• helps recover the proceeds of crime
  • provides the witness protection service for the state of Queensland
  • conducts research on crime, policing or other relevant matters.

CCC has publications and reports about children and young people on their website.

Office of the Public Guardian

The Office of the Public Guardian is an independent statutory body which works to protect the rights and interests of children and young people in out-of-home care (foster care, kinship care), residential care, youth detention or other supported accommodation. The Public Guardian is independent and its decisions are not influenced by any government department or other agency.

The Office of the Public Guardian provides individual advocacy for children and young people in the child protection system, ensuring their views and wishes are taking into consideration when decisions are made about them and their care arrangements.

The Office of the Public Guardian also administers a statewide Community Vistor Program for children in out-of-home care. Community Visitors help children and young people in care by answering questions and solving problems that they may be experiencing in care. They can help children and young people in care get the support and services they need.

Logan Youth Legal Service

Logan Youth Legal Service (LYLS) is a community legal centre based in the Logan city area. LYLS gives free legal advice and representation to young people under 18 years for criminal law or child protection matters.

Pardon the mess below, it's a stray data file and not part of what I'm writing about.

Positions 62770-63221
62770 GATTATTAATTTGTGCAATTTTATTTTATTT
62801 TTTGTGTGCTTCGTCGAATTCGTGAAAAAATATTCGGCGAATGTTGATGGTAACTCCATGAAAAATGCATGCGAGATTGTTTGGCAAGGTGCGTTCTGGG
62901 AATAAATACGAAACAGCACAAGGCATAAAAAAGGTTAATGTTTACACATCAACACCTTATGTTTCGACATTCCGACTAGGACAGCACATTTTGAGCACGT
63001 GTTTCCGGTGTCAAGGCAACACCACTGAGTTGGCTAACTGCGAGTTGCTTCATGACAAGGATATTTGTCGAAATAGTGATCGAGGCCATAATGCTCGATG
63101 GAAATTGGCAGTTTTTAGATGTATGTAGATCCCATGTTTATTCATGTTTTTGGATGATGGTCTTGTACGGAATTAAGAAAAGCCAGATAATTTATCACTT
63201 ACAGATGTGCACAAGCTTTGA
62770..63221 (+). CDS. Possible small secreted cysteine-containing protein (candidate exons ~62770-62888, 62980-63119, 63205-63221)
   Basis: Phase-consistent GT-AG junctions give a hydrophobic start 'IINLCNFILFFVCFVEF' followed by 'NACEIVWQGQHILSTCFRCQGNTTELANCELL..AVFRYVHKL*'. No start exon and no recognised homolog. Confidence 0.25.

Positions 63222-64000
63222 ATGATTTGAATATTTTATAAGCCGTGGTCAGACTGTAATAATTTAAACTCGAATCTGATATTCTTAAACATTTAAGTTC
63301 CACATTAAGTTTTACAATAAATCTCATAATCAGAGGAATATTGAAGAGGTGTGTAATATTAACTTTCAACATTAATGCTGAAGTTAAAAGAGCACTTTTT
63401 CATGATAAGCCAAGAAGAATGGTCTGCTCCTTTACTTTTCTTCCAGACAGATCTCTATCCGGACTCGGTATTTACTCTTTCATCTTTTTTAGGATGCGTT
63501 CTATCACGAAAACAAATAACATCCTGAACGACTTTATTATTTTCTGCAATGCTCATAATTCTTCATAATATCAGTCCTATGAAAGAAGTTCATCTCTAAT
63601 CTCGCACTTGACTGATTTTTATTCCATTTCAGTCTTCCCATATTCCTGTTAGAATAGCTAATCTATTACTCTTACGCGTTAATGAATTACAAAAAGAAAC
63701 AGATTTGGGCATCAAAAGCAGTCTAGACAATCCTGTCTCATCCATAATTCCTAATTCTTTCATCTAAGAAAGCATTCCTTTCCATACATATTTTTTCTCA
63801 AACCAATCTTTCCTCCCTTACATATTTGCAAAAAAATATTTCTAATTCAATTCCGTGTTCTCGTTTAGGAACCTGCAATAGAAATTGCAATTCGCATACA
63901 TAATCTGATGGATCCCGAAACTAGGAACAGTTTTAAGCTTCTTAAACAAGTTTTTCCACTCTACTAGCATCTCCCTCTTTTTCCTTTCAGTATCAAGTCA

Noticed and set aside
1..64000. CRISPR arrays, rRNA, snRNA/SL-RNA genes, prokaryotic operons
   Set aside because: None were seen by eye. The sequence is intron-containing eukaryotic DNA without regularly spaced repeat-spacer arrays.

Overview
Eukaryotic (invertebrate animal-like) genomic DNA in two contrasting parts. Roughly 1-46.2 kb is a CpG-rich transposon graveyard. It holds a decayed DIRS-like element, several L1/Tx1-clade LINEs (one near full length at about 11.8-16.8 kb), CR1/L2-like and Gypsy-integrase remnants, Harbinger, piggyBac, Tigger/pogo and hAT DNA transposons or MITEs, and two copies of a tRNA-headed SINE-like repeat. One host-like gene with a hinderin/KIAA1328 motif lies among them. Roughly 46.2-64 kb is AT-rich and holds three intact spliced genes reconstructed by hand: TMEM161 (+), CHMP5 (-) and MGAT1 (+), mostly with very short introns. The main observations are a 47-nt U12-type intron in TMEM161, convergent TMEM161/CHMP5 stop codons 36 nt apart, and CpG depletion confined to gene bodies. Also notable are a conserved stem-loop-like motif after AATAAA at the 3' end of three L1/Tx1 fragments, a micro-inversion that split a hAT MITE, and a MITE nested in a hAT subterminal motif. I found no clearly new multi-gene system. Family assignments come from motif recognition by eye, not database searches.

LYLS provide community legal education workshops for schools and community groups and produce a package on the United Nation Convention on the Rights of the Child (CROC) including a checklist about how to ensure your organisation complies with CROC.

They also produce a range of legal information resources like posters, booklets and wallet cards on a range of topics including employment, public space and youth participation.

For more information, download Logan Youth Service's list of resources (PDF - 28KB), call them on 3826 1500 or visit the website.

National Children's and Youth Law Centre

The National Children's and Youth Law Centre is a community legal centre dedicated to addressing human right issues for children and young people through legal change.

Lawstuff has legal information for children and young people Australia-wide.

Queensland courts

Queensland Government responsible gambling

The Queensland Government has produced the Responsible Gambling Teaching Resource Kit that contains a range of modules, idea sheets and resources to help teachers implement responsible gambling education in the classroom. The resources are most suited to students in the middle and senior phases of learning.